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Thursday, February 14, 2008

German Spiegel Opens Up Archive

German Spiegel opened up the archives to their weekly magazine dating back to 1947, making the full content searchable. While the search engine for the so-called “Spiegel Wissen” site (Spiegel Knowledge) is very badly implemented for a variety of reasons*, causing low accessibility and usability, articles are displayed for free and in full. Accompanying each text is also a PDF showing the article in its original layout.

When using the advanced search, you can dive into older articles. Here is, according to their search engine, the first mention of the phrase “world wide web” within Spiegel, from March 1994:

The road towards the US “first cat” leads through the computer. If you want to hear news about “Socks”, the speckled cat of US presidential family Clinton, you need to enter the world-spanning data network “Internet,” which connects millions of computers. (...)

The World Wide Web (computer jargon: “W3”) offers a taste of our multimedia future. Using WWW, you can access all net services offered – text, audio and video – by clicking symbols or keywords on the screen, like by using the PC software “Windows” and the search help (“viewer”) “Mosaic.” Developed at US universities, the program is planned to be distributed commercially in the future by US company Spry.

The needed computations are running invisibly under the hood. (...)

Instead of using a dial pad, the World Wide Web first presents you with an “entrance point” made up of text and graphics, resembling a magazine page. If the information searcher clicks on specific locations within this “hyper text,” the so-called “hot links,” he’ll be automatically passed through to further computers.

One of the earlier mentions of the word “computer” is from July 1955. The article in question is titled “The Revolution of Robots” and talks about IBM:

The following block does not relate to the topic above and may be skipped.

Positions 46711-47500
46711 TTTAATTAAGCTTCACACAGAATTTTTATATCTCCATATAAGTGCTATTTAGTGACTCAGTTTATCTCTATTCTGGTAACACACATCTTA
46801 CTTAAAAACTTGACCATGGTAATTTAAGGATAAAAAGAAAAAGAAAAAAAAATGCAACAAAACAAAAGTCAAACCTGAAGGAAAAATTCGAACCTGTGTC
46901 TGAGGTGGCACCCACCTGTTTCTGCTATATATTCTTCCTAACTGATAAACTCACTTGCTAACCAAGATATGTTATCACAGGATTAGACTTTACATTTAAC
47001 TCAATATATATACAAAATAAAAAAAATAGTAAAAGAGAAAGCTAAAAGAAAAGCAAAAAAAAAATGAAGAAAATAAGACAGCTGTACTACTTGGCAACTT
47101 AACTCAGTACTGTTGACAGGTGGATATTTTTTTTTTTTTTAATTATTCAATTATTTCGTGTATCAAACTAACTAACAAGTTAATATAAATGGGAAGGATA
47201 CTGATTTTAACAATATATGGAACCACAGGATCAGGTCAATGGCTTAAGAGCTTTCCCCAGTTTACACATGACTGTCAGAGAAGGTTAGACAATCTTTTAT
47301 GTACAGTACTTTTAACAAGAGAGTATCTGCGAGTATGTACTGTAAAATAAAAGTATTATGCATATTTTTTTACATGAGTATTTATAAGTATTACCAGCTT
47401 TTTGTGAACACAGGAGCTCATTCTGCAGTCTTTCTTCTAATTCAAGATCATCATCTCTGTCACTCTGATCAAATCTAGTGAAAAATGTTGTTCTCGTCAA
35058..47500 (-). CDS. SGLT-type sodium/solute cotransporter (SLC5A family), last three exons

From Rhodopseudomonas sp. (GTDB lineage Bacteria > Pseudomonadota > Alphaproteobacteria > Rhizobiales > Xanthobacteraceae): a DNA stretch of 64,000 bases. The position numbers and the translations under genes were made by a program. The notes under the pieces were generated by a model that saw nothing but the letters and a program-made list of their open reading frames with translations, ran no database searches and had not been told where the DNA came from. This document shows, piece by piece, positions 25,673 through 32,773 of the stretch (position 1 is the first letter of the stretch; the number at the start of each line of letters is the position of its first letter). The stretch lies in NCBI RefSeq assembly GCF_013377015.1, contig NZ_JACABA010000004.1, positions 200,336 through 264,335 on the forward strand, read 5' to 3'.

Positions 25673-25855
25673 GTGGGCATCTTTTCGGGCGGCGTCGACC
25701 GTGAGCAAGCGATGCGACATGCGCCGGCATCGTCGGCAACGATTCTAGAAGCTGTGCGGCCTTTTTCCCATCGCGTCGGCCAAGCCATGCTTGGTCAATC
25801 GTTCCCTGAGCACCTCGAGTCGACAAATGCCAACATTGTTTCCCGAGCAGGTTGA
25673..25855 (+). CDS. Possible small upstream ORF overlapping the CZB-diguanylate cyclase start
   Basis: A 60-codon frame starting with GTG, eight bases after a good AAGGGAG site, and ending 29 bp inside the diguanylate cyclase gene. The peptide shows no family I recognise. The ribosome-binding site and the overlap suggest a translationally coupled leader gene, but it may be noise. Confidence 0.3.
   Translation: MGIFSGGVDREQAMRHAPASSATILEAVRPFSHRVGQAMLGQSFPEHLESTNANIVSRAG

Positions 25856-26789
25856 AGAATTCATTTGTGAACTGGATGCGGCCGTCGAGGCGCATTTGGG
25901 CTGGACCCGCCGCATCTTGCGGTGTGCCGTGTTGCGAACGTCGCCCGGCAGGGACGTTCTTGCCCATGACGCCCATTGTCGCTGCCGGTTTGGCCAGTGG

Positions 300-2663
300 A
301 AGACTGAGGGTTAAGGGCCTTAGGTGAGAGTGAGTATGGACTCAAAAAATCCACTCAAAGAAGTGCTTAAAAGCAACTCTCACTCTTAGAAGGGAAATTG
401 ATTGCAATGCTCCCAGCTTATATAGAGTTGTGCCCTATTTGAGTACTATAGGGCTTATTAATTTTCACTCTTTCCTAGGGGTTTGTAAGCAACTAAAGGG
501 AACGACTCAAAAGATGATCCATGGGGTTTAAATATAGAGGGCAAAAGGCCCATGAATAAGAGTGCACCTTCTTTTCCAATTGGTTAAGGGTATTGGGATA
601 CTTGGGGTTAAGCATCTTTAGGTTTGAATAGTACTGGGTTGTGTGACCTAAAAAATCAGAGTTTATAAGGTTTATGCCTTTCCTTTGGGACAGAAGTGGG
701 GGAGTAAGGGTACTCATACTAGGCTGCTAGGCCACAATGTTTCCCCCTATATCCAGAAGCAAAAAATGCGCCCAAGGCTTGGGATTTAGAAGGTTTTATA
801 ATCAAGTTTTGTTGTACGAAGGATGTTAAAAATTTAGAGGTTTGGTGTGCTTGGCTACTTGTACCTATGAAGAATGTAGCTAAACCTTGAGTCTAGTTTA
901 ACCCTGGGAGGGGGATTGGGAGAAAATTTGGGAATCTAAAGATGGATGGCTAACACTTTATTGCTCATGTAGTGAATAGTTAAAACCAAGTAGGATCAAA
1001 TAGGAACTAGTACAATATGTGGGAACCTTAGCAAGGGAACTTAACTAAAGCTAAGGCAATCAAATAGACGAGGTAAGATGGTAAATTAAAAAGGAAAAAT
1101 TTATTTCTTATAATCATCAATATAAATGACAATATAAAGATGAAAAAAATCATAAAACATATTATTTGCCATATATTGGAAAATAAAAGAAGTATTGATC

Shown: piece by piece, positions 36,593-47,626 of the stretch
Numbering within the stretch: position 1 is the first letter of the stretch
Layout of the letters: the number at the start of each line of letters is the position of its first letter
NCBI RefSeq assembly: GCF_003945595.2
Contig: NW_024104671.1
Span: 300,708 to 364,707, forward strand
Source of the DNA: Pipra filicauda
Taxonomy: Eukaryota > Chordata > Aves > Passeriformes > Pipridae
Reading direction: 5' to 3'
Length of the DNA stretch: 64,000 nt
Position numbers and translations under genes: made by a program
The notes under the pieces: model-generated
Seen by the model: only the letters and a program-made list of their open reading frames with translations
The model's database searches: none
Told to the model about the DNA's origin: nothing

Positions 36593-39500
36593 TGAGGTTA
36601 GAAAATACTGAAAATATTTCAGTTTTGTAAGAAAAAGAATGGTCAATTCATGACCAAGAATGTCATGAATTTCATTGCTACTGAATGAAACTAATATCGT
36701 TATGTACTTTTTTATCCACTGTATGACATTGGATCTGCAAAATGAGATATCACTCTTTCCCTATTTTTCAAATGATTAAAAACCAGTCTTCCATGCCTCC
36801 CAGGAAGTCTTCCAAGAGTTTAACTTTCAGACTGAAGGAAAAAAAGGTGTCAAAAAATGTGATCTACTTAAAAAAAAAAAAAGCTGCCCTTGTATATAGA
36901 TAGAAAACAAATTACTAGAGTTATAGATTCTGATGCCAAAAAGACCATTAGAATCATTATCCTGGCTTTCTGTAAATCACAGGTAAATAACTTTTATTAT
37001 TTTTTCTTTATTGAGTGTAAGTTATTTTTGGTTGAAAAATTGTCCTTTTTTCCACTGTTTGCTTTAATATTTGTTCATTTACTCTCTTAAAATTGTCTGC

Ever since the end of the war, the US, the UK and the Soviet Union are involved in a dramatic competition to construct varied and “increasingly fast thinking” electronic brains for deployment in large industrial areas. In the US the keyword “automation” has been used for years for this most modern form of business economics. Ever since, it’s causing heated discussions amongst industrial people, sociologists, and union workers in all advanced countries.

On the 18th floor of a luxurious skyscraper in New York’s Madison Avenue, interested high-ranking members of the industry can watch the newest robotic models during a kind of fashion show. (...)

Watching over the global company is IBM president Thomas Watson, who – showing partial gray hair at 41 years of age – leads a team of high paid engineers ...

The following article from 1971 is titled “speaking computers”:

US computer manufacturers offer a new service to their customers: speaking computers. As opposed to the former textual communication, these new electronic brains offer their information via telephone. The most outspoken computers, next to those by IBM, are developed by electronic manufacturers Phonplex Corp. and Periphonics Inc. Using built-in word fragments, they managed to increase the computer dictionary to 2000 words. (...) Says an IBM manager: “This market has a future.”

[Thanks Mathias!]

*No snippets for older articles, bugs when restricting to a certain time, no easy way to find the first mention of something due to lack of “reverse order by date,” super-large margins causing white space where none is needed, Spiegel article results buried in (partially irrelevant and broken) oneboxes (the Wikipedia onebox for “sergey brin” returns the wiki article on “7th September”), overlong URLs, dynamic layers semi-randomly popping up and covering buttons, the search box doesn’t accept certain characters, odd tags appearing in texts ("<0Spalte0=2>"), certain result links are in gray but non-underlined, shift-clicking certain links won’t work, and so on. Spiegel would have done well to make this a straight, simple, working and usability-tested search engine instead – their archive is gold.

Update: I created a search engine for the Spiegel archive. [Thanks Dominik!]


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